Adams did for Wastelands, and he did a solid job pulling together their best apocalyptic tales. Most of the stories were written in the last decade (Adams has a theory on why stories of the apocalypse enjoyed a renaissance in the new millennium in his introduction, which I won’t spoil here), though a few are from the 1970s, 80s, and 90s. Every story in Wastelands (there are 22) is well-written, and in the end it accomplishes what I want out of post-apocalyptic fiction: Setting a crumbling stage upon which we may consider our humanity.
Now on to my favorites.
Stephen King’s “The End of the Whole Mess,” which kicks off the volume, is the only story in this collection that I’ve previously read (it appears in Nightmares and Dreamscapes, and first appeared in Omni in 1986). I’ve always felt that King is a better short story writer than a novelist (and he’s a very good novelist) and “The End of the Whole Mess” demonstrates why. It’s a wonderful little tale with a punch of an ending that seems very much inspired by Flowers for Algernon, only much darker.
“Inertia” by Nancy Kress was another favorite. It’s about the struggles of a family living in an internment camp for carriers of an infectious skin disease. Though they live in an environment of crumbling homes and scarcities of food and other essentials, the infected on the Inside are better off than the rest of the populace on the Outside, as the world around them is torn with violence and upheaval. A doctor risks his life to make his way inside and find out why.
“The End of the World As We Know It” explores a single man’s apocalypse when his wife passes away (along with most of the rest of the world). What is he supposed to do when his anchor and sole reason for getting up in the morning dies? This story shows us, and the answer is none too hopeful.
As a junkie of all things Arthurian, “Artie’s Angels” by Catherine Wells was another favorite. Instead of noble knights on chargers we get children on refurbished Schwinns, living by a code of chivalry established by the charismatic teenage leader Artie D’Angelo. The kids try to bring order to a dark age, aka., block B9 of Kansas Habitat, in a story that very much models the rise and fall of Camelot and the Round Table.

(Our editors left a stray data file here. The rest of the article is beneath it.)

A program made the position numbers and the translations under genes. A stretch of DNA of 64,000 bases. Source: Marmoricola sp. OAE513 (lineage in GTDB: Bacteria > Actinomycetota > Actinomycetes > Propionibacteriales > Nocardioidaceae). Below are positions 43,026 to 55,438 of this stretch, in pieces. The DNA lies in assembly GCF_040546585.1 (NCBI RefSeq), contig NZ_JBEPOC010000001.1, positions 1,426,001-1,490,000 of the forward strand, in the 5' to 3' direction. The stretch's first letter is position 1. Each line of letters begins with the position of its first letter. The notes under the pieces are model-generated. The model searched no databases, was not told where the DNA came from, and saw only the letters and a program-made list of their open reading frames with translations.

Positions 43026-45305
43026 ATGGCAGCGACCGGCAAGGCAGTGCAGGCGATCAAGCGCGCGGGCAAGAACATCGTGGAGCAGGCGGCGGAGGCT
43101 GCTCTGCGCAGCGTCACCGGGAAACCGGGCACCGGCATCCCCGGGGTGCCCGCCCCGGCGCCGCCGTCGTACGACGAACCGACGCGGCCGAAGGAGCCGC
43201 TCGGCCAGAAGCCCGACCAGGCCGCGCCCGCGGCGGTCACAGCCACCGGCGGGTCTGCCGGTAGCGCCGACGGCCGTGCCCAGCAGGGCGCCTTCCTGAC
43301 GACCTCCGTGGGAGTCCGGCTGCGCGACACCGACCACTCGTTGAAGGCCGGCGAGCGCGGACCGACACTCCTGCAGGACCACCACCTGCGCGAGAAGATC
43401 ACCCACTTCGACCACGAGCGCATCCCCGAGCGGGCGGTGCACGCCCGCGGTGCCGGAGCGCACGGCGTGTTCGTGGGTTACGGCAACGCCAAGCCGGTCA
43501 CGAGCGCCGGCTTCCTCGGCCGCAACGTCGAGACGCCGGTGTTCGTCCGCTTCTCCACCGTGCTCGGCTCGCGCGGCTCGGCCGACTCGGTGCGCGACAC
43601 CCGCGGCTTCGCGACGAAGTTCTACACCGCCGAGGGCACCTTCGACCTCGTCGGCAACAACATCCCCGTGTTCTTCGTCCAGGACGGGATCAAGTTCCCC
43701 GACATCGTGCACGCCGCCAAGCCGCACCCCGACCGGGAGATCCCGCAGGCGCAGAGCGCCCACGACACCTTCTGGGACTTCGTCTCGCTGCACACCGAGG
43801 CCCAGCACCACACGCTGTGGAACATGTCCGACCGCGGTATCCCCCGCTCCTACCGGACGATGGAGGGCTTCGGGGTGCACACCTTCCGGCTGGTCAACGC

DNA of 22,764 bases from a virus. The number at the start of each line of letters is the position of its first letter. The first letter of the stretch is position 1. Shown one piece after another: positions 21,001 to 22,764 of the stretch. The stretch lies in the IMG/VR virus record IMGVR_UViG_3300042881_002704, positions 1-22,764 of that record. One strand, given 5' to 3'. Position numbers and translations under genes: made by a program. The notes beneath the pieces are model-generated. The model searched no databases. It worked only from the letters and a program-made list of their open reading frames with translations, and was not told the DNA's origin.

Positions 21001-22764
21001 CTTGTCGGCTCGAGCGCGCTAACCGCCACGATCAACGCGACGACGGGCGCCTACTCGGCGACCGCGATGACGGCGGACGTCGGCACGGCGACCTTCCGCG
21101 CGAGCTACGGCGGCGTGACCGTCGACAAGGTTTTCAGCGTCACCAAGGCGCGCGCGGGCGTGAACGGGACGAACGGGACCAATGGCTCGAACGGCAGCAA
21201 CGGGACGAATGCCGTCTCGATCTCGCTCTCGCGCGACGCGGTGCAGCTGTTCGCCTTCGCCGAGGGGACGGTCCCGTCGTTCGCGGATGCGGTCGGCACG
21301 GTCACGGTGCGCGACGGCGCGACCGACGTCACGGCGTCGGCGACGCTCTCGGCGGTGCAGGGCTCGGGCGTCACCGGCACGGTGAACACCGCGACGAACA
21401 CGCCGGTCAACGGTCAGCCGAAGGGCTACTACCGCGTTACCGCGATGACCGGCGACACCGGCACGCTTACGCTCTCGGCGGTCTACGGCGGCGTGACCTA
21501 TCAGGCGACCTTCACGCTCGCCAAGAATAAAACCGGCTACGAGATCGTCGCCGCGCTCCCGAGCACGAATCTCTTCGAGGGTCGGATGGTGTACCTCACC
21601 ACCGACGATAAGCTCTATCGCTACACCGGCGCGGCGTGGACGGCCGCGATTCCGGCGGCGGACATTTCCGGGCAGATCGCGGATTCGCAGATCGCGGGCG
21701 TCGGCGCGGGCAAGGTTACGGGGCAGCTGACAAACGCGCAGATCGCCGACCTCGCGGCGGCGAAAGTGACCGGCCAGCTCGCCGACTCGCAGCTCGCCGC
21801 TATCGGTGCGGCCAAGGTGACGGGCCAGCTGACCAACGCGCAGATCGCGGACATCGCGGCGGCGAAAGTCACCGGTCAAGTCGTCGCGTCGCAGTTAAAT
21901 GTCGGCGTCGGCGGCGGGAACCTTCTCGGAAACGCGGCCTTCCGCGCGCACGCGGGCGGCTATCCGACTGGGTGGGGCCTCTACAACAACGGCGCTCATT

“A Song Before Sunset” is an excellent entry about an aging survivor of the apocalypse, a former pianist who finds a concert hall while scavenging for food. He spends hours tuning up an old piano and briefly rediscovering the joy of music as a roving gang of murderous Vandals tighten the noose around him. It provides a brief glimpse of the glory that was Rome before it was overrun by barbarian hordes (the comparison seems deliberate, judging by the author’s uppercased Vandals).
“Killers” was a nasty little shocker that reminded me of McCarthy’s The Road. It’s a psychological examination of the depths we’re reduced to when consumed with constant, total war without borders.
“When Sysadmins Ruled the Earth” by Cory Doctorow was probably my favorite in the collection. Doctorow skillfully manages to portray a man employed in that seemingly most banal of jobs—a computer system administrator, or sysadmin—as a sympathetic hero. Felix Tremont refuses to abandon his post even as the world shuts down around him, one mainframe at a time. It takes you into deep into an (to me, at least) utterly foreign profession and makes the virtual realities of the internet visceral and real, and the stakes high. I can see why it won the 2007 Locus Award for best novelette.
Wastelands ends with Adams’ selected biography of post-apocalyptic fiction, a helpful guide to finding the gems amidst the detritus. Some of these titles are familiar but others are not, so I’ll likely return to it as a reference.